Philip Hammond’s 2017 Budget will be remembered as a missed opportunity for education, says Russell Hobby
When the government announced extra money to expand grammar schools yesterday, it was clear today’s Budget would offer nothing for existing schools. And so it has proved.
The question for Philip Hammond now is not how schools can make savings, but ‘why?’ What price are we prepared to pay to reduce school funding?
The last few years have already seen school leaders having to make increasingly difficult decisions and more drastic cuts. We have got to a point where for many schools there are no obvious savings left to be made. School trips have been cancelled, text books are out of date, buildings are crumbling. Now the only thing left is to cut staff.
It is fundamentally the wrong priority to allocate greater resources to schools that have not yet been created
More than 80 per cent of school budgets are spent on staffing, so it is clear that the £3 billion of savings the government expects schools to find will result in fewer school staff.
This cannot help but have negative consequences, often for the most vulnerable. Class sizes will increase, the curriculum will narrow, training will be cut and support for struggling children will be reduced. The UK is one of the wealthiest countries in the world – how can we tell our children that there is no money to spare for them?
For school leaders watching the Budget, the anger will be two-fold: nothing is being provided for existing schools, despite the evident pressures they are under; but the government can find resources for new free schools to deliver its grammar plans.
When the system is struggling to deliver sufficient resources for existing schools, it is fundamentally the wrong priority to allocate greater resources to schools that have not been created yet, and that will not provide help where there is the greatest need.
Whatever their other merits, free schools are a costly and impractical way to provide places – the worst example of ideology over common sense. Grammar schools actually lower standards in the areas around them. To create free grammar schools therefore seems like inefficiency compounded by wrong-headedness.
What could the chancellor have offered today? The National Audit Office highlights a funding shortfall of £3 billion due to the real terms cuts schools face. This would have been ambitious, but an investment, rather than a cost.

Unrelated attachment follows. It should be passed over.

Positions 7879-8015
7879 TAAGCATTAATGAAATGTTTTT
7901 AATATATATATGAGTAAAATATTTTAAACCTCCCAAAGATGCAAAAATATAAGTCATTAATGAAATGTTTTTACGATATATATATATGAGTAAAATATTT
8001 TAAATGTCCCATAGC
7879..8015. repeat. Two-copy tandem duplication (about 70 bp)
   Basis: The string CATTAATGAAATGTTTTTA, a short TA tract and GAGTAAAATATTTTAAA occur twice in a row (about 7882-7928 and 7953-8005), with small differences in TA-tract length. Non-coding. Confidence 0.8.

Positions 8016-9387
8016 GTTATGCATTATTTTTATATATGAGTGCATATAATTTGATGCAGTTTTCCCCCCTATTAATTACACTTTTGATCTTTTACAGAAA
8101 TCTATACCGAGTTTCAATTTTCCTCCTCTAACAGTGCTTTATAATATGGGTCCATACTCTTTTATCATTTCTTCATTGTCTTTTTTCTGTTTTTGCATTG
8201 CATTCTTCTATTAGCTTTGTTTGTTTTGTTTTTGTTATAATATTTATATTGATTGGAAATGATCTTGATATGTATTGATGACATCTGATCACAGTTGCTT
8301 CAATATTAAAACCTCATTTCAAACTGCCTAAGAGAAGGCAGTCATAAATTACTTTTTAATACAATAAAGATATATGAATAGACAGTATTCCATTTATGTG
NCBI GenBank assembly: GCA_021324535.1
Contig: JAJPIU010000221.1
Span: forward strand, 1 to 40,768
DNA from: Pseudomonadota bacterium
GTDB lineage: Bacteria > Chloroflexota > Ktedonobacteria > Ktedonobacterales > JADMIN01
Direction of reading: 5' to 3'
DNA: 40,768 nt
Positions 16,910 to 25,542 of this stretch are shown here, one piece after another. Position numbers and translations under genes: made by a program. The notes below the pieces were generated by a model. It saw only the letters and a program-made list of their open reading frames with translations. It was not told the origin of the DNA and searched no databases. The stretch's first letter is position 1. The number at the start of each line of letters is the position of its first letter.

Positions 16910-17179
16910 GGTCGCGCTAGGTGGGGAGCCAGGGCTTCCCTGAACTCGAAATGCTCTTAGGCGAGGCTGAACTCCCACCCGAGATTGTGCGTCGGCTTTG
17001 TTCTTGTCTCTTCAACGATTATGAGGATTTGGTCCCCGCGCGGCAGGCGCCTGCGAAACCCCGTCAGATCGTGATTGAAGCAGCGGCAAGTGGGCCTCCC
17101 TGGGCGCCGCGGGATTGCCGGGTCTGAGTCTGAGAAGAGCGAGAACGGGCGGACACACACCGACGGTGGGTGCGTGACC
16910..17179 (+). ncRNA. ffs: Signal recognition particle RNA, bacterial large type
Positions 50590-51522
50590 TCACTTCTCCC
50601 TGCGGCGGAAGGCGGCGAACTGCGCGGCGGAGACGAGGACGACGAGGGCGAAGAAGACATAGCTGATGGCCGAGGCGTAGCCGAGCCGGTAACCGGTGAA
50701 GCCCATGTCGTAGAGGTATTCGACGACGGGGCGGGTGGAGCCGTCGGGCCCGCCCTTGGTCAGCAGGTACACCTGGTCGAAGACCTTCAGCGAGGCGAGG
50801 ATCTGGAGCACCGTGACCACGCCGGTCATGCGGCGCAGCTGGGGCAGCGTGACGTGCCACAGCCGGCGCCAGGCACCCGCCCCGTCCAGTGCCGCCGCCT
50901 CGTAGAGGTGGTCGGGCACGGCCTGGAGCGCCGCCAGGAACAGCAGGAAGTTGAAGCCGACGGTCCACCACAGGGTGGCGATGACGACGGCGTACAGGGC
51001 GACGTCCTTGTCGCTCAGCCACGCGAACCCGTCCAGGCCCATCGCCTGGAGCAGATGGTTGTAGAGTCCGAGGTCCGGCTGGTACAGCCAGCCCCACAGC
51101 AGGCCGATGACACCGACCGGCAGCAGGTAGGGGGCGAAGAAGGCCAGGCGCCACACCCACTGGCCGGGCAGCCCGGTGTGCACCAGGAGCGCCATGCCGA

But other simpler and cheaper options were open to the Treasury. Part of the frustration from school leaders is that their costs have been rising because of actions taken by the government – rising national insurance contributions, increasing pension costs, the national living wage and, from April, the apprenticeship levy. The government is giving with one hand and taking with the other.
They have the levers to address this. Why not exempt schools from the apprenticeship levy? Or ensure all schools get the pupil premium they are entitled to through auto registering pupils for free school meals? In writing to the Chancellor, along with the National Governors’ Association ahead of the Budget, NAHT set out a number of practical solutions to the funding crisis. All were ignored.
We know through our campaigning work that many MPs understand the pressures schools in their constituency face. The government often states that the proposed national funding formula will deliver for schools. But without sufficient funding in the first place, this will only succeed in distributing inadequate resources in a more equitable way. The Treasury risks undermining the DfE’s flagship policy.
Another claim from the government is that spending on schools is protected. With rising costs and increasing pupil numbers, spending is not protected. For many schools, this Budget was their last chance. In our annual breaking point survey published in January, 72 per cent of school leaders told us that their budgets will be unsustainable by 2019. This Budget was a chance to address this, but will be remembered as a missed opportunity for education.